Hydrangea has taken the stage in our summer gardens. Its easy elegance and adaptability to sun or shade make it a great choice for any garden. You can cut the flowers for arrangements or leave them to dry on the stems for a pretty winter snow scene. Hydrangeas offer an important burst of blooms in late summer and are easy to grow.
In full sun, Hydrangea paniculata really shines! ‘Limelight’, one of the most popular, is a large six to eight foot shrub. Look for smaller varieties such as ‘Bobo’, ‘Little Lime’ or ‘White Diamonds’ if you want to tuck one into a perennial bed. With cultivars that can grow in full sun or partial shade, this is the most adaptable hydrangea, and a truly versatile garden plant. This hydrangea offers panicle-shaped sterile and fertile flowers that can be chartreuse, white and shades of pink. Fall color ranges from yellow to orange and rose. Many new introductions make this a useful and easy-care plant for all styles of gardens. Sizes range from four to eight feet, with some available in tree form. Consider adding one to the perennial border for its long bloom time or plant in masses for drama.
These hydrangeas prefer moist, well-drained soil with good loam but very tolerant of our alkaline soil. You may prune them in early spring to control size. Leave dried flowers on the plant to provide winter interest and remove in spring.
For the shade garden, consider the heirloom Hydrangea arborescens ‘Annabelle’. Try a newer introduction such as ‘Bella Anna’ that blooms pink and ‘Incrediball’ which has sturdy, upright stems. These are the first hydrangeas to bloom in early summer, continuing through July. Flowers are typically a large mophead type. The flowers all start out green, turn white or pink and then return to green. At this point, they can be cut for drying. They are prized for their long bloom time and relative ease of care.
These hydrangeas thrive on shade in average soils, although they will tolerate some sun with adequate moisture. Grow in masses to brighten up a shady area or to add bones to a cottage style garden. Mature plants may require a grow hoop for support. Prune in late fall or early spring to six to 12 inches or just down to the first set of buds if you desire smaller sized shrubs.
For dramatic fall color, Hydrangea quercifolia, turns deep burgundy wine in autumn and there are many varieties available including ‘Sikes Dwarf’ and ‘Snow Queen’. Chosen for its four seasons of interest with large flowers, excellent foliage, and exfoliating bark, oakleaf hydrangea adds a coarse texture to the garden. Flowers are white changing to a pink/mauve and finally drying to papery brown. There is a size available for virtually any space, ranging from three to six feet at maturity. These hydrangeas are virtually pest free except for rabbits and deer. Provide protection from fall through spring to prevent animal damage. Perfect for the shade garden they prefer a moist well-drained soil and will not thrive in a dry soil. For this hydrangea, prune after flowering to control size only if necessary. Oakleaf blooms on old wood, meaning flower buds are set on last year’s growth. If you cut them down in spring, you will remove flower buds for the coming year.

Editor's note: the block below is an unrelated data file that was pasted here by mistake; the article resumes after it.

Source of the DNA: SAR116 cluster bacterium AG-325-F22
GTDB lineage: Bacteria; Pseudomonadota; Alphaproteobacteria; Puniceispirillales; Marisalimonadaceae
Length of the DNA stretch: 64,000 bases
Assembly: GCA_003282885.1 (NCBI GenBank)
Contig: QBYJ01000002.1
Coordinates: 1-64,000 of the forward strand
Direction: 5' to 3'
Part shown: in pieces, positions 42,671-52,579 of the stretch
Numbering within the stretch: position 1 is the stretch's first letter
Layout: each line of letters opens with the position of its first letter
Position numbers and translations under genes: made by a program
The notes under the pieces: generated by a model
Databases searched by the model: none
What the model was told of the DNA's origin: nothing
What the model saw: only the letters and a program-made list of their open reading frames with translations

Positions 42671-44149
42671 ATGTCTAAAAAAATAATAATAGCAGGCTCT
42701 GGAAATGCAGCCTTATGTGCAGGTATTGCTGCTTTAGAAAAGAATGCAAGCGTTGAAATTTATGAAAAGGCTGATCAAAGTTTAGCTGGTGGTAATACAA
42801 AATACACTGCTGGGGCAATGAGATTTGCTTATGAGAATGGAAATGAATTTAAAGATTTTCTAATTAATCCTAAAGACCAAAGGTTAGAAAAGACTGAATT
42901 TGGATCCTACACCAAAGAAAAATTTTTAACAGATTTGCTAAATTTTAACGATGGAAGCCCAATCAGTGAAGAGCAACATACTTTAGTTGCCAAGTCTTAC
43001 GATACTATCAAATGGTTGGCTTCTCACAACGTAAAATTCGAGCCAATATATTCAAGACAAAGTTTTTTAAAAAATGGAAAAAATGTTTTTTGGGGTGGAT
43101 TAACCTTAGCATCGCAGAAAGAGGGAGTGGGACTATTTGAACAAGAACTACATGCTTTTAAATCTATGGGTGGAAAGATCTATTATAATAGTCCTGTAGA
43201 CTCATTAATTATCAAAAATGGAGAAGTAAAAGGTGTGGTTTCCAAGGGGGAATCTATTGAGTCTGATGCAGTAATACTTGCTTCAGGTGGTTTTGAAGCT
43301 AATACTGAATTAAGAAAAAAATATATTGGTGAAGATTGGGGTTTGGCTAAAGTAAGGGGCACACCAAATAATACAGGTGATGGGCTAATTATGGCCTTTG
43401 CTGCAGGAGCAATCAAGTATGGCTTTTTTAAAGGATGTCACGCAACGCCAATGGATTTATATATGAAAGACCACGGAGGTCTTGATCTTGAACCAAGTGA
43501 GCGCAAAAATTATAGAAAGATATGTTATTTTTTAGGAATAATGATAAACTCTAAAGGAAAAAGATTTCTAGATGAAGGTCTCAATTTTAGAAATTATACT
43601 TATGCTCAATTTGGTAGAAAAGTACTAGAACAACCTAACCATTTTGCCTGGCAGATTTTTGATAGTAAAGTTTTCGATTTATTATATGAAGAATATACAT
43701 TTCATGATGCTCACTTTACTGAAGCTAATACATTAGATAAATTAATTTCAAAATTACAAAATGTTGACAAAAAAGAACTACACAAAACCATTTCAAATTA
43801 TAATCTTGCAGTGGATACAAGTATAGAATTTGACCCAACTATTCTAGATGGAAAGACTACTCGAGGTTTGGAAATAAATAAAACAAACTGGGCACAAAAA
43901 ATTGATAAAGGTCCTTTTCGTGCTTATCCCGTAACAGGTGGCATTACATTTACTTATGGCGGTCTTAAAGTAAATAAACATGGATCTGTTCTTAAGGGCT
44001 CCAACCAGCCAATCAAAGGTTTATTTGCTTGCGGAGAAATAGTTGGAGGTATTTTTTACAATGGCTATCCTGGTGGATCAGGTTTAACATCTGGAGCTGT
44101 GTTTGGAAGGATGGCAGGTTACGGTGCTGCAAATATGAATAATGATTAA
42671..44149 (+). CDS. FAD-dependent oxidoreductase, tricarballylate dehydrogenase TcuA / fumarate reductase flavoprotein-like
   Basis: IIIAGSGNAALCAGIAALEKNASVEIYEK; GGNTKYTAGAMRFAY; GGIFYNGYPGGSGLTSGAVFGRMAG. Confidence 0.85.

In a small space, try Hydrangea macrophyllya, which reaches three feet high and wide and blooms all summer long. Macrophyllas are a beautiful group of plants known for their great foliage and flowers that can be white or shades of pink, lavender and blue. The newer cultivars, including the Endless Summer Series, have been cultivated to bloom on new and old wood so even if the winter kills the old growth, you should still get flowering later in the summer. Their ideal growing conditions include consistently moist but well drained soil, morning sun and afternoon shade or dappled shade. These hydrangeas do not do well in full or hot afternoon sun.
Some macrophyllas are the “blue” hydrangeas that thrive in acidic soil. Our soil pH is alkaline which produces a pink flower instead of blue. In order to change the flower color, we recommend tilling Espoma Soil Acidifier and organic materials such as pine fines, pine needles, decomposed oak leaves, or The Growing Place Choice Garden Mix into the soil before planting to change the flowers to lavender or bluish. Deadheading the Endless Summer at the first set of opposite leaves will encourage re-blooming. Be patient with the new cultivars, they are slow to acclimate after planting and may not bloom much for the first three years while expending their energy on establishing their roots. We recommend using a slow release, organic fertilizer, like Espoma Holly-tone on re-blooming hydrangeas. You will want to wait until the new growth appears in the spring and only prune out any dead stems. Cultivars include: ‘Endless Summer‘, a mophead flower, and ‘Twist ‘n’ Shout‘ that has a lacecap flower.
Posted on 8/7/2013 at 9:00:00 PM